Hammarkullen is an area of Angered, one of ten city districts in Gothenburg, the second largest city in Sweden. Angered is home to a number of large housing estates, including a number of public housing developments typical of the “Million homes program” period of Swedish publicly supported housing development from the late 1960s to early 1970s.
By working with the local Tenants’ Union, the municipal housing company – Bostadsbolaget – has been able to provide renovated homes to residents, without the need for unaffordable rent price increases. This has been achieved by offer tenants greater choice, finding the renovation that works for them. Having proved its worth, we will see the tenant choice model scaled-up in Sweden in the coming years.
In Sweden, the urban hierarchy dictates that central, mixed-use districts are at the top, and the post-war suburbs are at the bottom. Hammarkullen, as with many other housing areas built under the “Million homes program”, is stigmatized as a neighborhood with large-scale buildings and social problems. Today more than 80% of the population in Hammarkullen has an immigration background and about 57 % of the inhabitants are born abroad. Many have come here as refugees. The middle income in Hammarkullen is about 54% relative to the average income of Gothenburg, and 29% of the families have social benefits.
One of the largest challenges faced by the providers of public housing and other stakeholders in the area is to break the stigma of the area so that people want to stay there even when they have the opportunity to move somewhere else. Another is to find ways and finance models to renovate the building stock without large rent increases so that those who live here can afford to live here also after renovation (e.g. to avoid the risk of so-called ‘renoviction’). It is also of great importance to find and add ‘aesthetical’ qualities to the buildings and the outdoor areas.
The issue faced by providers of public housing is that while necessary maintenance of a building must be covered by standard rent payments, larger renovations are not. This means that efforts to upgrade and rehabilitate older public housing developments typically necessitate rent increases for tenants. If these rents cannot be afforded by sitting tenants, then in some instances, they will be obliged to move. This is clearly an unwanted outcome, both from a social and environmental sustainability perspective, with the former issue making the latter more difficult.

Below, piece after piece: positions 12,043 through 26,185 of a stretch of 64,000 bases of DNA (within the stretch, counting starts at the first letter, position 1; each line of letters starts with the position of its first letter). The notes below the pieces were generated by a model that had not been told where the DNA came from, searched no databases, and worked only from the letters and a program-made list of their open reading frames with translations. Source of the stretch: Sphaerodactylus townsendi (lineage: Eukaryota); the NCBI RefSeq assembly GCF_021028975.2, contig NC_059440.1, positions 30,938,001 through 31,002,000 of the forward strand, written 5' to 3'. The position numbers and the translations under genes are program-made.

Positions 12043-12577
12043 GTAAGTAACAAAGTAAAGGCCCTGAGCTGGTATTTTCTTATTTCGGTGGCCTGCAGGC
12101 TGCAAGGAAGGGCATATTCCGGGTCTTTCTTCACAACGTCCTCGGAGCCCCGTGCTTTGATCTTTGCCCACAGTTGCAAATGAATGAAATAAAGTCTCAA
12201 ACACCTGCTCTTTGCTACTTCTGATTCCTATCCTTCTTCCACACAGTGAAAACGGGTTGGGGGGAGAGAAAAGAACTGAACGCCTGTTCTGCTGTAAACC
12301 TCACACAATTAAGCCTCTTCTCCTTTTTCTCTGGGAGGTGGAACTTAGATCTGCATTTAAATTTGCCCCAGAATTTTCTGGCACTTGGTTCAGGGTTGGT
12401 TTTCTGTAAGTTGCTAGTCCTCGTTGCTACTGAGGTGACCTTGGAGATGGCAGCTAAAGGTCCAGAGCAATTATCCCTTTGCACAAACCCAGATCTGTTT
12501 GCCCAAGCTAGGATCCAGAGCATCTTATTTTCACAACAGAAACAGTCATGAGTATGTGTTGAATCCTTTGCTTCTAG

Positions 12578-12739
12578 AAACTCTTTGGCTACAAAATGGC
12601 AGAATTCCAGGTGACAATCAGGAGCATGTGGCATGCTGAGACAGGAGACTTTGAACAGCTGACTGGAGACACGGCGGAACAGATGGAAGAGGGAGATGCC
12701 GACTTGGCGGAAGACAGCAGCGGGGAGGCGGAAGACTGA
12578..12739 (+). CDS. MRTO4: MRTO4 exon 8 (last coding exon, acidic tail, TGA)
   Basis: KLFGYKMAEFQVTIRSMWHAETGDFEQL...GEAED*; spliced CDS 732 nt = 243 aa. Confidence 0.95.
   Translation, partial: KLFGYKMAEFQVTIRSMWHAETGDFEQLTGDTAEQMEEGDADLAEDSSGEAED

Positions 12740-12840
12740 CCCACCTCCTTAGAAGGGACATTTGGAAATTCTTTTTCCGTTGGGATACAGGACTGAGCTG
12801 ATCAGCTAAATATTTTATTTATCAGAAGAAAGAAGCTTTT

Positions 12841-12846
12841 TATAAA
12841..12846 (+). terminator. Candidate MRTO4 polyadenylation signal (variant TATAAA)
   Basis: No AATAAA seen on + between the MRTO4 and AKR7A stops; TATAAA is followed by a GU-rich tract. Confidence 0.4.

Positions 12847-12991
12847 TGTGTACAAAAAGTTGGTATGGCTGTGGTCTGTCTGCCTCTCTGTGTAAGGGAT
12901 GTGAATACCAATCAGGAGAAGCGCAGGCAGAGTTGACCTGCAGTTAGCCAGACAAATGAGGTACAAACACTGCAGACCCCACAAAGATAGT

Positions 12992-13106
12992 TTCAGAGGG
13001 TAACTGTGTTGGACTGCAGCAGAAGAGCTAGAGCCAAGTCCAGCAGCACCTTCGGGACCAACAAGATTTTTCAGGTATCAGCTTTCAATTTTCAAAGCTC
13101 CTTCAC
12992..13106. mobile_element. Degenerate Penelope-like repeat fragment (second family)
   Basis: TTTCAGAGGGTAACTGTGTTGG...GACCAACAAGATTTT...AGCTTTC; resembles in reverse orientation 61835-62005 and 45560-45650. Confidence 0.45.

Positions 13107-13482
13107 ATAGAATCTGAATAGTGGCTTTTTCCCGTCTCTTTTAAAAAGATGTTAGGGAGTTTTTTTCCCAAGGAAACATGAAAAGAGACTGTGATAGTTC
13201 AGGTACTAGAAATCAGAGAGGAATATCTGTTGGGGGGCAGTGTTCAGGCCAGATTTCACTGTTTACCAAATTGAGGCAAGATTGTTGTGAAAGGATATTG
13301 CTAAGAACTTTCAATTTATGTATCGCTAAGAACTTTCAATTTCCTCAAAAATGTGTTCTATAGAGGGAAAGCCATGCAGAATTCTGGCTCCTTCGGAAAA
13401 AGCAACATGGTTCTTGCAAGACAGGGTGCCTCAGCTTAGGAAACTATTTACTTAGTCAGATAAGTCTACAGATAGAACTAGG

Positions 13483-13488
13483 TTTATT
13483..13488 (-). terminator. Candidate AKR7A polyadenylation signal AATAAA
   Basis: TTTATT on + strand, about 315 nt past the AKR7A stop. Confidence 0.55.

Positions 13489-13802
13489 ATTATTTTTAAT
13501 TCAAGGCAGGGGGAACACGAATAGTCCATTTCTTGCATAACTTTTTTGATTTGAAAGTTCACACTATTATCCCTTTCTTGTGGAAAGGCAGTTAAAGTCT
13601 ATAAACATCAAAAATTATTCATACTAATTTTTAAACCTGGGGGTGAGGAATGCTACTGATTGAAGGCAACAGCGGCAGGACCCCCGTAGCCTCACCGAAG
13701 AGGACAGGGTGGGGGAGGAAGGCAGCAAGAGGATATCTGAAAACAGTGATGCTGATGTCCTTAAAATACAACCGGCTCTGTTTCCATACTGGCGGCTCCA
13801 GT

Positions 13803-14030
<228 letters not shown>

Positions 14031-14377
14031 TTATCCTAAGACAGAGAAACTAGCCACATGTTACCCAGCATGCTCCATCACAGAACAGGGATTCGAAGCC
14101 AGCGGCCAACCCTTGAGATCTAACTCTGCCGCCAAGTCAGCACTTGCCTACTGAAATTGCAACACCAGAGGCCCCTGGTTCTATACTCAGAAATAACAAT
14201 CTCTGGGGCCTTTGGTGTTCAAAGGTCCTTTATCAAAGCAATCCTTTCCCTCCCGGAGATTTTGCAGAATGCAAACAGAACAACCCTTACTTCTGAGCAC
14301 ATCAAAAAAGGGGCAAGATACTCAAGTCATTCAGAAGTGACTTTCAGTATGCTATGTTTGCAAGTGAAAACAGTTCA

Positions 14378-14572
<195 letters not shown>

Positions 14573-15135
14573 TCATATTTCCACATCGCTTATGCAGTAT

The pilot project offers tenants greater choice, allowing them to ‘customise’ their renovation to better meet their needs and means.
A basic upgrade was provided for all residents in the 57 pilot apartments in the scheme, focusing mainly on the electrical system. Above this minimum level, tenants were given the right to choose the level of renovation that was right for them. For example, a bathroom remodelling could be added for an additional 800SEK per month (c.€80), while a new kitchen could be added for 700SEK per month (c.€70).
Of the 57 apartments in the pilot scheme, 34 have chosen the cheapest maintenance option, five a new bathroom, 13 the cheapest bathroom option, but a new kitchen, and five tenants both a new bathroom and kitchen.
– This shows that most people are satisfied as long as there apartments meet certain minimum standards, and will choose to avoid higher rents.
Tenants can choose the level of renovation that is right for them, based on their needs and means. This avoids the potential for so-called ‘renovictions’. While most tenants in the pilot scheme chose only the minimum level of renovation, those who did go for the optional additions can benefit from economies of scale, and therefore renovate their homes more affordably.